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Chapter 15: Moving Average Filters

Relatives of the Moving Average Filter

In a perfect world, filter designers would only have to deal with time domain or frequency domain encoded information, but never a mixture of the two in the same signal. Unfortunately, there are some applications where both domains are simultaneously important. For instance, television signals fall into this nasty category. Video information is encoded in the time domain, that is, the shape of the waveform corresponds to the patterns of brightness in the image. However, during transmission the video signal is treated according to its frequency composition, such as its total bandwidth, how the carrier waves for sound & color are added, elimination & restoration of the DC component, etc. As another example, electro-magnetic interference is best understood in the frequency domain, even if

the signal's information is encoded in the time domain. For instance, the temperature monitor in a scientific experiment might be contaminated with 60 hertz from the power lines, 30 kHz from a switching power supply, or 1320 kHz from a local AM radio station. Relatives of the moving average filter have better frequency domain performance, and can be useful in these mixed domain applications.

Multiple-pass moving average filters involve passing the input signal through a moving average filter two or more times. Figure 15-3a shows the overall filter kernel resulting from one, two and four passes. Two passes are equivalent to using a triangular filter kernel (a rectangular filter kernel convolved with itself). After four or more passes, the equivalent filter kernel looks like a Gaussian (recall the Central Limit Theorem). As shown in (b), multiple passes produce an "s" shaped step response, as compared to the straight line of the single pass. The frequency responses in (c) and (d) are given by Eq. 15-2 multiplied by itself for each pass. That is, each time domain convolution results in a multiplication of the frequency spectra.

Figure 15-4 shows the frequency response of two other relatives of the moving average filter. When a pure Gaussian is used as a filter kernel, the frequency response is also a Gaussian, as discussed in Chapter 11. The Gaussian is important because it is the impulse response of many natural and manmade systems. For example, a brief pulse of light entering a long fiber optic transmission line will exit as a Gaussian pulse, due to the different paths taken by the photons within the fiber. The Gaussian filter kernel is also used extensively in image processing because it has unique properties that allow fast two-dimensional convolutions (see Chapter 24). The second frequency response in Fig. 15-4 corresponds to using a Blackman window as a filter kernel. (The term window has no meaning here; it is simply part of the accepted name of this curve). The exact shape of the Blackman window is given in Chapter 16 (Eq. 16-2, Fig. 16-2); however, it looks much like a Gaussian.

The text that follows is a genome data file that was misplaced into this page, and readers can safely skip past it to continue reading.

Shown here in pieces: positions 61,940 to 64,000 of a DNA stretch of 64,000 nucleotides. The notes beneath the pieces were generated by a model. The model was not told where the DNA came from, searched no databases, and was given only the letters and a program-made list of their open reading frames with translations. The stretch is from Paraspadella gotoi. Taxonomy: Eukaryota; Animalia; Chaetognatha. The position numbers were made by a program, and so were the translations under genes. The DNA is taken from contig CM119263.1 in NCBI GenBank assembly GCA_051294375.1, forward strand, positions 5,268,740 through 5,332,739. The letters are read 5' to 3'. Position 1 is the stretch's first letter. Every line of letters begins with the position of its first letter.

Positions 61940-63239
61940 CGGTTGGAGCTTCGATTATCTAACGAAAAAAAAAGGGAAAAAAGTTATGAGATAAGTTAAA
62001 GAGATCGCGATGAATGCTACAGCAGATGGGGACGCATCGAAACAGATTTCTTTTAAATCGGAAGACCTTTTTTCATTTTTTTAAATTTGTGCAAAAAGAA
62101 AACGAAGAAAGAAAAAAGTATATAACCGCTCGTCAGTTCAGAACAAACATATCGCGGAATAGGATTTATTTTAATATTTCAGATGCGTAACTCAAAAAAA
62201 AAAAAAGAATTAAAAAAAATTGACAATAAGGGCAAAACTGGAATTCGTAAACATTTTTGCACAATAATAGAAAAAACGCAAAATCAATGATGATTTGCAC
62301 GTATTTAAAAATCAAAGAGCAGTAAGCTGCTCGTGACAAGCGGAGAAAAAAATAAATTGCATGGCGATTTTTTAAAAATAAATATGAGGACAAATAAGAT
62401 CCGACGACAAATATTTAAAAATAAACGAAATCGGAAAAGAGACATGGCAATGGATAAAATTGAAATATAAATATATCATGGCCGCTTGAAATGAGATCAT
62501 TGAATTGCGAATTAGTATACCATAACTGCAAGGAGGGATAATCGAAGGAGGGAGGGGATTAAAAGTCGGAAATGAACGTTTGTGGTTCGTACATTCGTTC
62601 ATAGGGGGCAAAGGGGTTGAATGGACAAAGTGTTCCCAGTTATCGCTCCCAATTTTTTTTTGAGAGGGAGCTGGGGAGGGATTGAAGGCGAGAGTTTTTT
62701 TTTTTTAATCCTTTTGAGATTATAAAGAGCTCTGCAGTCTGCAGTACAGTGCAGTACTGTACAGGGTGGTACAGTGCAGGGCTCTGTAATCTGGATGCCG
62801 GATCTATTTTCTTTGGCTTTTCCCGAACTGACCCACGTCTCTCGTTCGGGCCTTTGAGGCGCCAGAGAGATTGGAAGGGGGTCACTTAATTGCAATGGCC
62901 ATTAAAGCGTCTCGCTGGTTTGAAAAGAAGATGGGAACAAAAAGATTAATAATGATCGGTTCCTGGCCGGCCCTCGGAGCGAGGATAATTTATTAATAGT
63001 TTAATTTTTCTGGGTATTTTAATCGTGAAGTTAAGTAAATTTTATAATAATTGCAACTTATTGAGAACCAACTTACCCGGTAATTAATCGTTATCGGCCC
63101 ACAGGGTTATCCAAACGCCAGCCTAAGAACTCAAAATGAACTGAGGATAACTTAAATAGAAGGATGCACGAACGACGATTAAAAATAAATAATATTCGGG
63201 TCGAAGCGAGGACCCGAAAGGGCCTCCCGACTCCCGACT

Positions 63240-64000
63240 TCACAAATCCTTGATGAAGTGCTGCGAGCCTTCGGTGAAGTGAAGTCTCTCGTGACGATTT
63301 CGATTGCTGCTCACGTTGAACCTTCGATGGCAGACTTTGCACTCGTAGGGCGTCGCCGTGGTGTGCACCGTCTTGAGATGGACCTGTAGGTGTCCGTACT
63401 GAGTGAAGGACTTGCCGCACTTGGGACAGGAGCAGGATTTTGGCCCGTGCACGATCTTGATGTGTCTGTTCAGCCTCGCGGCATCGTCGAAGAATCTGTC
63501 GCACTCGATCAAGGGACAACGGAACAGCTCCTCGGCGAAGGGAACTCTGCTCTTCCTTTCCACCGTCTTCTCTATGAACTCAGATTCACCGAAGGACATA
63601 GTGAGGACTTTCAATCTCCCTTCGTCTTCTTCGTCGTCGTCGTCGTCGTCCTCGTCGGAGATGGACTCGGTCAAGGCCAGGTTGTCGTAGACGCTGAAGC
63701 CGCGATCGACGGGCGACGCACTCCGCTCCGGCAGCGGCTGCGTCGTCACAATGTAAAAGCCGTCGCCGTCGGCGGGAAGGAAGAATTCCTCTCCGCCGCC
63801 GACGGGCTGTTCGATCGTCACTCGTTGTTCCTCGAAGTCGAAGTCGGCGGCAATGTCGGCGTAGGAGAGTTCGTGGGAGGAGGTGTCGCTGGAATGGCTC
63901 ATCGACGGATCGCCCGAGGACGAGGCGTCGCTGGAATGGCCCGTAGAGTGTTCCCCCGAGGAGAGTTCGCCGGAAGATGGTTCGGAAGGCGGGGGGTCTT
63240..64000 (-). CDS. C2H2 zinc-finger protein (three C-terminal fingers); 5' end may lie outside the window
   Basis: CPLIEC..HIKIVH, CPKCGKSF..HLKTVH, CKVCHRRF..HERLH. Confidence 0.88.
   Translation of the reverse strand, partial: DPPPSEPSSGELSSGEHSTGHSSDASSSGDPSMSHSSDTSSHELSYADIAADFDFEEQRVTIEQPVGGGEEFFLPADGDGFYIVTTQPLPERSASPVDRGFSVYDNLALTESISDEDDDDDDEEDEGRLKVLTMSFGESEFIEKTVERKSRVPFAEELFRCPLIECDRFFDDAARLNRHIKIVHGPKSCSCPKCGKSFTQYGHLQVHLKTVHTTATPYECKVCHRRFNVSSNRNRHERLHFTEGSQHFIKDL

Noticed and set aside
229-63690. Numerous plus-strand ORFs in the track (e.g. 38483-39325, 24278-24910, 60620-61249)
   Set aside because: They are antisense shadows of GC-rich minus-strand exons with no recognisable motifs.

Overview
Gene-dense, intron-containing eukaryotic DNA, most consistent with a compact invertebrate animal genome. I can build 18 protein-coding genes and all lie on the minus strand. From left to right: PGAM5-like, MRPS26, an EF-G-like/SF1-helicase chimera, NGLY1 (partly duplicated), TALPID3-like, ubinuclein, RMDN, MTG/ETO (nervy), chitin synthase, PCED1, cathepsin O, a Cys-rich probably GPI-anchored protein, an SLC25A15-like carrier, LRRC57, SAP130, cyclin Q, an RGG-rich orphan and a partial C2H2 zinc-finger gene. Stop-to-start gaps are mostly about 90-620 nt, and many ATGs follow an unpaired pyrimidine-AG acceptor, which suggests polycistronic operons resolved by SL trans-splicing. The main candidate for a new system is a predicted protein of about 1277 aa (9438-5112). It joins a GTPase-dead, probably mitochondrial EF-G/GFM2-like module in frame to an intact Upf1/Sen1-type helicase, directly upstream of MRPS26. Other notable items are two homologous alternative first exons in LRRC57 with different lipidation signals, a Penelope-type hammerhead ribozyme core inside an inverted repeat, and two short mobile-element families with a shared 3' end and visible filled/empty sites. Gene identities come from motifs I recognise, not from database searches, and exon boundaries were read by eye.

How are these relatives of the moving average filter better than the moving average filter itself? Three ways: First, and most important, these filters have better stopband attenuation than the moving average filter. Second, the filter kernels taper to a smaller amplitude near the ends. Recall that each point in the output signal is a weighted sum of a group of samples from the input. If the filter kernel tapers, samples in the input signal that are farther away are given less weight than those close by. Third, the step responses are smooth curves, rather than the abrupt straight line of the moving average. These last two are usually of limited benefit, although you might find applications where they are genuine advantages.

The moving average filter and its relatives are all about the same at reducing random noise while maintaining a sharp step response. The ambiguity lies in how the risetime of the step response is measured. If the risetime is measured from 0% to 100% of the step, the moving average filter is the best you can do, as previously shown. In comparison, measuring the risetime from 10% to 90% makes the Blackman window better than the moving average filter. The point is, this is just theoretical squabbling; consider these filters equal in this parameter.

The biggest difference in these filters is execution speed. Using a recursive algorithm (described next), the moving average filter will run like lightning in your computer. In fact, it is the fastest digital filter available. Multiple passes of the moving average will be correspondingly slower, but still very quick. In comparison, the Gaussian and Blackman filters are excruciatingly slow, because they must use convolution. Think a factor of ten times the number of points in the filter kernel (based on multiplication being about 10 times slower than addition). For example, expect a 100 point Gaussian to be 1000 times slower than a moving average using recursion.

Next Section: Recursive Implementation